“Don’t End the Week With Nothing” is some of the best career advice anywhere. It is too long to excerpt effectively and you should read the whole thing. Nonetheless,
One of the reasons developers have embraced OSS so much is because it gives you portable capital between companies: if your work is sitting on Github, even if you leave one job, you can take it with you to your next job. Previously this happened pretty widely but generally under the table. (Is there any programmer who does not have a snippets folder or their own private library for scratching that one particular itch?) One of the great wrinkles that OSS throws into this is that OSS is public by default, and that’s game changing.
Why? Because when your work is in public, you can show it to people. That’s often the best way to demonstrate that you’re capable of doing work like it.
Telling people you can do great work is easy: any idiot can do it, and many idiots do. Having people tell people you do great work is an improvement. It suffers because measuring individual productivity on a team effort is famously difficult, and people often have no particular reason to trust the representations of the people doing the endorsements. . . .
Work you can show off, though, is prima facie evidence of your skills. After your portfolio includes it, your ability to sell your skills gets markedly better. Given that most people’s net worth is almost 100% invested in their personal capital (i.e. if you’re a young engineer the net present value of all future salary absolutely swamps everything in your bank account), this is a fairly radical improvement in your present situation for not a very radical change in how you go about things.
This is particularly good advice because we live in a world in which your employer has zero loyalty to you and will jettison you in an instant if doing so is effective for him or it. Company loyalty is dead and has been dead for decades. Getting a job so you can “pay your dues” is a moronic notion today propagated by employers who want to exploit the worker. Paying your dues means you are lining someone else’s pocket.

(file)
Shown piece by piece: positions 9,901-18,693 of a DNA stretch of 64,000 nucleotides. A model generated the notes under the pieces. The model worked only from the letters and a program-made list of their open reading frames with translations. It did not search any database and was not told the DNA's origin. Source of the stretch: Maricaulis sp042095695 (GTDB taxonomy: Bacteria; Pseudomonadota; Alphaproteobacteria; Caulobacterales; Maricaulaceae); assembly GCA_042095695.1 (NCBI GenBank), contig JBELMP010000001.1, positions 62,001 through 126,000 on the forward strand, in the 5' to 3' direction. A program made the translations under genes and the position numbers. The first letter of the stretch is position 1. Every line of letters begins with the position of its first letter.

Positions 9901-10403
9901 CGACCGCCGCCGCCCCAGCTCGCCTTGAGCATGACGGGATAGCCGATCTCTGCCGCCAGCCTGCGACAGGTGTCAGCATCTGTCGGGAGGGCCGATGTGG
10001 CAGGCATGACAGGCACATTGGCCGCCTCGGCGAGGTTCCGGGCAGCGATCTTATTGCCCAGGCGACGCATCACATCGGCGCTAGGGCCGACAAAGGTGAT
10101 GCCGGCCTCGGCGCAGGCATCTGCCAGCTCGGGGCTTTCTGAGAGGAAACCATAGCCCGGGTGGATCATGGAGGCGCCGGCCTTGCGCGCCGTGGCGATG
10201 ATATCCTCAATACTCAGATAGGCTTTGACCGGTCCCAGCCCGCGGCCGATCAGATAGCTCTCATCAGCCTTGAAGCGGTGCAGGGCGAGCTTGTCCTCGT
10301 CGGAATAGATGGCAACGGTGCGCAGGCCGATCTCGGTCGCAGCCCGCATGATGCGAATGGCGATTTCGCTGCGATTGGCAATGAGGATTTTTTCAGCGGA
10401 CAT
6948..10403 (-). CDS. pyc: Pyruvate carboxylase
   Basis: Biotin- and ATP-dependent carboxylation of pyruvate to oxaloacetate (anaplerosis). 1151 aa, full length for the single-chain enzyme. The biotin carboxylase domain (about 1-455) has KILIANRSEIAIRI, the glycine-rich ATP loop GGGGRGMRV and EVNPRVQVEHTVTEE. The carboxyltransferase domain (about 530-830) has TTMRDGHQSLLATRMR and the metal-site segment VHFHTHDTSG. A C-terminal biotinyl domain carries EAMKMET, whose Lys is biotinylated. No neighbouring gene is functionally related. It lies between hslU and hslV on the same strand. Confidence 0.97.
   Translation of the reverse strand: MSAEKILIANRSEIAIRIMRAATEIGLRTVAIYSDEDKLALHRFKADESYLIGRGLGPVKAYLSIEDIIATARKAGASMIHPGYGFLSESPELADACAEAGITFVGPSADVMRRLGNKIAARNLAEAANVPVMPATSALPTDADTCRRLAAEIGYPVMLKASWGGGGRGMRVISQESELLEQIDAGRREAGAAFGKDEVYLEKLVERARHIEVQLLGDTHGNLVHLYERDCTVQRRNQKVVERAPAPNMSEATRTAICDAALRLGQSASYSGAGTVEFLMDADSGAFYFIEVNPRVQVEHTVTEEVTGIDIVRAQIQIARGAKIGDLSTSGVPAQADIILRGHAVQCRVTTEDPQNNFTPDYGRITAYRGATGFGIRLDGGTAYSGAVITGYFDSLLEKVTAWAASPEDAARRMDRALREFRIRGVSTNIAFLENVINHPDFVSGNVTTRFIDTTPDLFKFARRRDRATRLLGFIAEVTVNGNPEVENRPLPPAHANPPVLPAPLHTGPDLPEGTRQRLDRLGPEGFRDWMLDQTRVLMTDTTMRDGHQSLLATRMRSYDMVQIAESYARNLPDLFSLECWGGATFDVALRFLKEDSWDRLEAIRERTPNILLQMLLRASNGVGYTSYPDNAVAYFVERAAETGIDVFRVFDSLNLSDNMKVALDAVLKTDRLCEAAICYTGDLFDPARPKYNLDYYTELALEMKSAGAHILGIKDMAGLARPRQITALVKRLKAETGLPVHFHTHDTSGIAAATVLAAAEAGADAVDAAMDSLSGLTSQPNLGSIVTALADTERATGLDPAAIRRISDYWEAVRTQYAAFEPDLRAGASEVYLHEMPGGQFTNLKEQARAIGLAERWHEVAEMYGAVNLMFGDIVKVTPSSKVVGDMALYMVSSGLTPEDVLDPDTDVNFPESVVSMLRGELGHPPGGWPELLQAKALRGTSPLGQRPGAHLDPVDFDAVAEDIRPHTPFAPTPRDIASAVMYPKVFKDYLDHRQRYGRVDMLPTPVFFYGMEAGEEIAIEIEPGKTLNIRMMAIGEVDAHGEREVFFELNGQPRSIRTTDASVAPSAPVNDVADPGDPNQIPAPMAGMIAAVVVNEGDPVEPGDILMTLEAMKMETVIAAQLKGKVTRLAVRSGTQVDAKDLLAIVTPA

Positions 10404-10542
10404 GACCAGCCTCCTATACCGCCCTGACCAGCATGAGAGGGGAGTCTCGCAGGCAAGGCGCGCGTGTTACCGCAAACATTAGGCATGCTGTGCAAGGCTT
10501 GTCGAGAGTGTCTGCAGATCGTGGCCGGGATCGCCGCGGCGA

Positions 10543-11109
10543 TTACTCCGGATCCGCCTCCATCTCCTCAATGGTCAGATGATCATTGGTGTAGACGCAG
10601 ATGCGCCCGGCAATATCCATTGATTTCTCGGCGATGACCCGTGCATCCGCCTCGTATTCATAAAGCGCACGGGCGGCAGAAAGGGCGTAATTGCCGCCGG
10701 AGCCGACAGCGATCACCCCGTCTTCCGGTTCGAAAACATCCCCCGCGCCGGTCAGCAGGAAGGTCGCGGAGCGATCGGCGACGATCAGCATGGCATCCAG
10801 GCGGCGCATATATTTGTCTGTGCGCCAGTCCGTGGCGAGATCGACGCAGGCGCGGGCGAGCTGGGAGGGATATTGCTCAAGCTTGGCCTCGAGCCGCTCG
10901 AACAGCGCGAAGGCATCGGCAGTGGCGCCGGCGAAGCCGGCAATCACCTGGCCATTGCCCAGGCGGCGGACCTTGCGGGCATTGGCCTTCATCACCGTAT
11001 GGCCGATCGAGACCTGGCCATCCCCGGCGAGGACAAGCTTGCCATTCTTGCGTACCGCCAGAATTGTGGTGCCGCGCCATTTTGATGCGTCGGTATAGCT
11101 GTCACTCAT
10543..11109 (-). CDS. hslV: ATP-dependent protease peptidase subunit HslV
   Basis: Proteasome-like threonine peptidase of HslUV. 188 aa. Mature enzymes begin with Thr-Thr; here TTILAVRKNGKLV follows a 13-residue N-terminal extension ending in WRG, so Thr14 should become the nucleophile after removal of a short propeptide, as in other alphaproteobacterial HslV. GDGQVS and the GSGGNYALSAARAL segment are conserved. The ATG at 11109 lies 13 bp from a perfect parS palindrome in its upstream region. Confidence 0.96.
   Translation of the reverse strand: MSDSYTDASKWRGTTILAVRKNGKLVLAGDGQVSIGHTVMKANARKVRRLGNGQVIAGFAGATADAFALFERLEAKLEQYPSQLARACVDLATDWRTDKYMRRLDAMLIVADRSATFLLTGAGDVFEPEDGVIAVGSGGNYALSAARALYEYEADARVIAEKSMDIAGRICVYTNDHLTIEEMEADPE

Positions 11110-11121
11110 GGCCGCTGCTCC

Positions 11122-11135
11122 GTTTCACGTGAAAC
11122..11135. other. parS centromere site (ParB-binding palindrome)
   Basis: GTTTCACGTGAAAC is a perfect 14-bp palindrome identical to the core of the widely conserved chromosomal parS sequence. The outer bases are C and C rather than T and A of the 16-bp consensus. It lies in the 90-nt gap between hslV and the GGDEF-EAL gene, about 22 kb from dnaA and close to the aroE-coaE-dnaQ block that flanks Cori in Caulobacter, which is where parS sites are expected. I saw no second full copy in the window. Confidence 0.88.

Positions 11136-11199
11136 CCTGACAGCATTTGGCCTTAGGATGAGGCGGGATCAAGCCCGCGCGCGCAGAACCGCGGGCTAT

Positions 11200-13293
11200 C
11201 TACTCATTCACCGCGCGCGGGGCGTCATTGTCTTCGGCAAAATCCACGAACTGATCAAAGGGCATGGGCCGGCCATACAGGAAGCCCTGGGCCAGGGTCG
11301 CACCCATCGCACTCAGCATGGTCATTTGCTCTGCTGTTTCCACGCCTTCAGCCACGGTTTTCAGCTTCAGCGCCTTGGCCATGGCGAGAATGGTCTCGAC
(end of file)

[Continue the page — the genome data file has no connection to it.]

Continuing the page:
Paying your dues is dumb, but if you can get a job that builds skills you should take it. Build your skills and then sell them to the highest bidder. That is how you get to the top of the financial / economic heap. There is an analogy to game here: For many guys who aren’t naturals and don’t have lots of reference experiences banging hot chicks, you build into banging hot chicks by first banging less-hot and suboptimal chicks for experience, skills, practice, ladder climbing, and branch swinging. You’re better off banging than not most of the time. If you don’t have an active harem you should be very wary of the word “standards,” just like if you don’t have a job you should be very wary wary of not getting some kind of gig somewhere doing something.
Back to work stuff though, you need to do at least two things in any modern job: Have skills and be able to demonstrate those skills. Being able to demonstrate those skills means you should not end the week with nothing. You need to be thinking about your portfolio (pretty much every job needs a portfolio now) and how that portfolio applies to your next gig.
This is a particularly timely piece because it’s the end of the year, which means it’s a good time to make a list of everything you’ve accomplished this year and why you accomplished it. You should also make a list of what you’re going to accomplish in the year to come. If you have nothing or too little on your accomplishments list you need to get off the Internet and make a real plan to do what you need to do.
What a portfolio means is going to differ based on your work. Hell even if you’re a bartender you should take pics of the best drinks you make and/or have a bunch of drinks you can make real fast. That is a kinda contrived example but you know what I mean.
You are in a world where your formal credentials, like a university degree, mean surprisingly little and lots of people have them. I have hired and fired many idiots with degrees. You need to set yourself apart and demonstrate that you have real skills. One way to do that is to make sure that what you do is visible in some way, and that you don’t have a lot of weeks where you get to Friday and you aren’t sure WTF happened that week.
“Goodwill” from your employer or clients no longer exists. When someone says they will pay you back down the road they are usually full of shit. Get it now or take your full value elsewhere.
I have other career posts I have been meaning to write, my favorite being that the only way to really get ahead in money and responsibility terms is quitting and getting a new job. Most companies will not bump you by more than 5 – 10% per year, but it is possible to jump by 50 – 100% or more by going from one company to another.
Keeping your financial footprint as small as possible is another good topic. The less you spend the less they own you (the marketing industry already owns you by the way, and if you don’t think so just look at the way people think their car expresses some deep facet of their personality and the personalities of people around them). The three biggest areas of waste are usually housing, cars, and (for younger guys) over-pricey school.
The best cost-benefit things for sleeping with women are clothes that fit, money for drinks, and a gym membership. Those things are orders of magnitude cheaper than cars or “impressive” housing, with “impressive” being defined by some marketing guy.